SXSW Wednesday Interviews
Nuevo Wavo returns. Samples schmamples – we've got a live band!
Joe 'King' Carrasco & the Crowns7:45pm, Austin Music Hall
Back when Austin was populated mostly by Austinites, Joe "King" Carrasco & the Crowns ruled.
It seems a bit unreal now, but there was a time when Carrasco, with his signature Tex-Mex beach punk, was a phenomenon. Given what else was happening with New Wave and post-punk, it was truly novel. Carrasco & the Crowns – Kris Cummings, keys; Brad Kizer, bass; Miguel Navarro, drums – were the inventors and sole practitioners of Nuevo Wavo.
"I started out in a lot of Chicano groups playing polkas and stuff," explains Carrasco, who now lives in Puerto Vallarta, Mexico. "At the same time, I was hanging out with Speedy Sparks & the [Texas] Tornadoes. I liked polkas and I liked Doug Sahm and I liked ? & the Mysterians and Sam the Sham. For some reason that's the groove I took to.
"When we started playing Raul's, we were still playing polkas, then all of the sudden punk kicked in. So we kicked in more of a rock & roll beat to it. The skirts got shorter and the music got faster."
JKC & the Crowns cut two albums for MCA, 1982's Synapse Gap and Party Weekend the following year. The latter sold well but apparently not well enough, and it was soon over – for the Crowns anyway. Carrasco found success in Europe on the latter disc's follow-up, Bordertown, and with about a dozen releases since, he still records. Nuevo Wavo dissipated, but now South by Southwest gifts a second shot at the original quartet's recent reunion shows. ¡Que wow!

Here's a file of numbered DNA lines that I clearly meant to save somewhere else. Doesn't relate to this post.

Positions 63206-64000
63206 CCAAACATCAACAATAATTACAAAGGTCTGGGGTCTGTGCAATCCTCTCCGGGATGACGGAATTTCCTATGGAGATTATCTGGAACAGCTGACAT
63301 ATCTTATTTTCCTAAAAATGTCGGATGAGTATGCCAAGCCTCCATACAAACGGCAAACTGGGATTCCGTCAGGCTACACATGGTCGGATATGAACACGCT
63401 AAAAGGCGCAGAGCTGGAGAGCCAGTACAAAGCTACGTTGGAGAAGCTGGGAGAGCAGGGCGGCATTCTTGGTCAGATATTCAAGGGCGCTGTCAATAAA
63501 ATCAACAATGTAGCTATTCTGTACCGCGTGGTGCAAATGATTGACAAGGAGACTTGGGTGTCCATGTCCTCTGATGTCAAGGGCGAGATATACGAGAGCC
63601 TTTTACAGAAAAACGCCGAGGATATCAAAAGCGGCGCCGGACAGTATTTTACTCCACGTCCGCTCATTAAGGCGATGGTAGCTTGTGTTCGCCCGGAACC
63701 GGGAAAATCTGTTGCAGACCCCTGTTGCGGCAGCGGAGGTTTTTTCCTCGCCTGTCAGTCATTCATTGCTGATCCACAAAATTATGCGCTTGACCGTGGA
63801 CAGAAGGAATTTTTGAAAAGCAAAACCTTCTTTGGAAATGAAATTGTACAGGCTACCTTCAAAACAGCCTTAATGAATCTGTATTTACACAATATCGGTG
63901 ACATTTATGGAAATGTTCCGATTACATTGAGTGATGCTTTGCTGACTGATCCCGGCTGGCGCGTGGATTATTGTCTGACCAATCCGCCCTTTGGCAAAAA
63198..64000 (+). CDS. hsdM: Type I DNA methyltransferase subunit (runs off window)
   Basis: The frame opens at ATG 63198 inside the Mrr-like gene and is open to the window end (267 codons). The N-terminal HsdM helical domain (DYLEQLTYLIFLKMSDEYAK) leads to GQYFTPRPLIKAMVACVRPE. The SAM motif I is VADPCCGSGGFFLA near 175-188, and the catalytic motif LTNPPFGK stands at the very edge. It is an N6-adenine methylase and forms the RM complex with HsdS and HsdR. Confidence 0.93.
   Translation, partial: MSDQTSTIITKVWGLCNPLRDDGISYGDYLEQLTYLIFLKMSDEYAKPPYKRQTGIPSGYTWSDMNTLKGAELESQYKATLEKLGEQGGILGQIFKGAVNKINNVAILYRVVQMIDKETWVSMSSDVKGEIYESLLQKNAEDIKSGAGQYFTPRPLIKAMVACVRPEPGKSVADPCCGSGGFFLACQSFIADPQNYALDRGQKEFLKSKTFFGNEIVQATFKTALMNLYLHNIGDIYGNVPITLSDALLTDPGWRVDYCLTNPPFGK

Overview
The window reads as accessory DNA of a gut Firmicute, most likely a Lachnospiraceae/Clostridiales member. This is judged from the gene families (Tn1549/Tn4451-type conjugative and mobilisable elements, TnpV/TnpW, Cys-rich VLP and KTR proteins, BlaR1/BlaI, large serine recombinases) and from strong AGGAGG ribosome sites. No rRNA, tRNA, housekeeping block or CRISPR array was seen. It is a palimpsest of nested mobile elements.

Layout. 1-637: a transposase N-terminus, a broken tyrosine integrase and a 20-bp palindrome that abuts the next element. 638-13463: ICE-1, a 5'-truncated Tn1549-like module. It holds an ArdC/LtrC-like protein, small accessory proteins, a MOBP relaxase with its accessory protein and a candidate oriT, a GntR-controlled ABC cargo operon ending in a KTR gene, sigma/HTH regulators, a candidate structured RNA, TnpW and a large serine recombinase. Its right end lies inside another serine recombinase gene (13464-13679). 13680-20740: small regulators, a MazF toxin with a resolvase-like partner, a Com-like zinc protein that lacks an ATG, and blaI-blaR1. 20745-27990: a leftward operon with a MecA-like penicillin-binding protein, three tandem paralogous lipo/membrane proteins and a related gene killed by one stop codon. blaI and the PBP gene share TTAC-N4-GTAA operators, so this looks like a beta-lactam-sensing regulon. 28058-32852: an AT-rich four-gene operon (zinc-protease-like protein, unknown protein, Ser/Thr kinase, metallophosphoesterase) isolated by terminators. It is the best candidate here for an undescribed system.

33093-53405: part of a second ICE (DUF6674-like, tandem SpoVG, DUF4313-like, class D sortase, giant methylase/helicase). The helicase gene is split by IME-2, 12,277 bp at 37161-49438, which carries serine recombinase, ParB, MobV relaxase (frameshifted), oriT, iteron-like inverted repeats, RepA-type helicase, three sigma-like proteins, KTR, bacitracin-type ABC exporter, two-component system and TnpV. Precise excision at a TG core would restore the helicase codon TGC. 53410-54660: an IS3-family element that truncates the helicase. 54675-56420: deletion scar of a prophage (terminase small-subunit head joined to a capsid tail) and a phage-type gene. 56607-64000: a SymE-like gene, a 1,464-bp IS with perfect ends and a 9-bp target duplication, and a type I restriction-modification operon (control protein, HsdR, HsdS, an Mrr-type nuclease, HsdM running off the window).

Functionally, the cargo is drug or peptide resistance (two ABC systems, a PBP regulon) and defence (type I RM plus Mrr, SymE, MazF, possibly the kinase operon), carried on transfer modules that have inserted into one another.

"You can't go back, but it was lots of fun," chuckles the King. "Go back? No. Re-live? Maybe." – Michael Bertin
Blue Sky Black Death9:50pm, 512 Rooftop
Blue Sky Black Death, based in Seattle, is the culmination of two production talents finally interlocking after years in orbit. In 2004, Kingston Maguire and Ian Taggart, aka Young God, were deep in solo work, but a collaboration in the mid-Aughts resulted in a double-disc debut for idiosyncratic hip-hop label Mush.
The next year, the duo produced albums for rappers Hell Razah and Holocaust – both MCs having worked with Wu-Tang Clan in some capacity – and followed up its debut with 2008's Late Night Cinema and last year's Noir. As those album titles might imply, the work of BSBD is cinematic and colorful where so much of today's production is dirty, forceful, and blunt. Noir in particular was a benchmark for the pair.
"I felt like we achieved something with that record," says Kingston. "Whether we thought we'd get recognition or not, that's another story. But we felt it was one of our most complete projects and something we're the most proud of."
As the group has grown and expanded, so has its predilection for live instrumentation, enough so that BSBD's approach to creating stirring tracks has itself flipped.
"We're not against samples – we still use samples," continues Kingston. "But our music used to be sample-based and then we'd add instruments. Now it's the other way around, where it's all live-based and if we add samples, they're finishing touches."
– Adam Schragin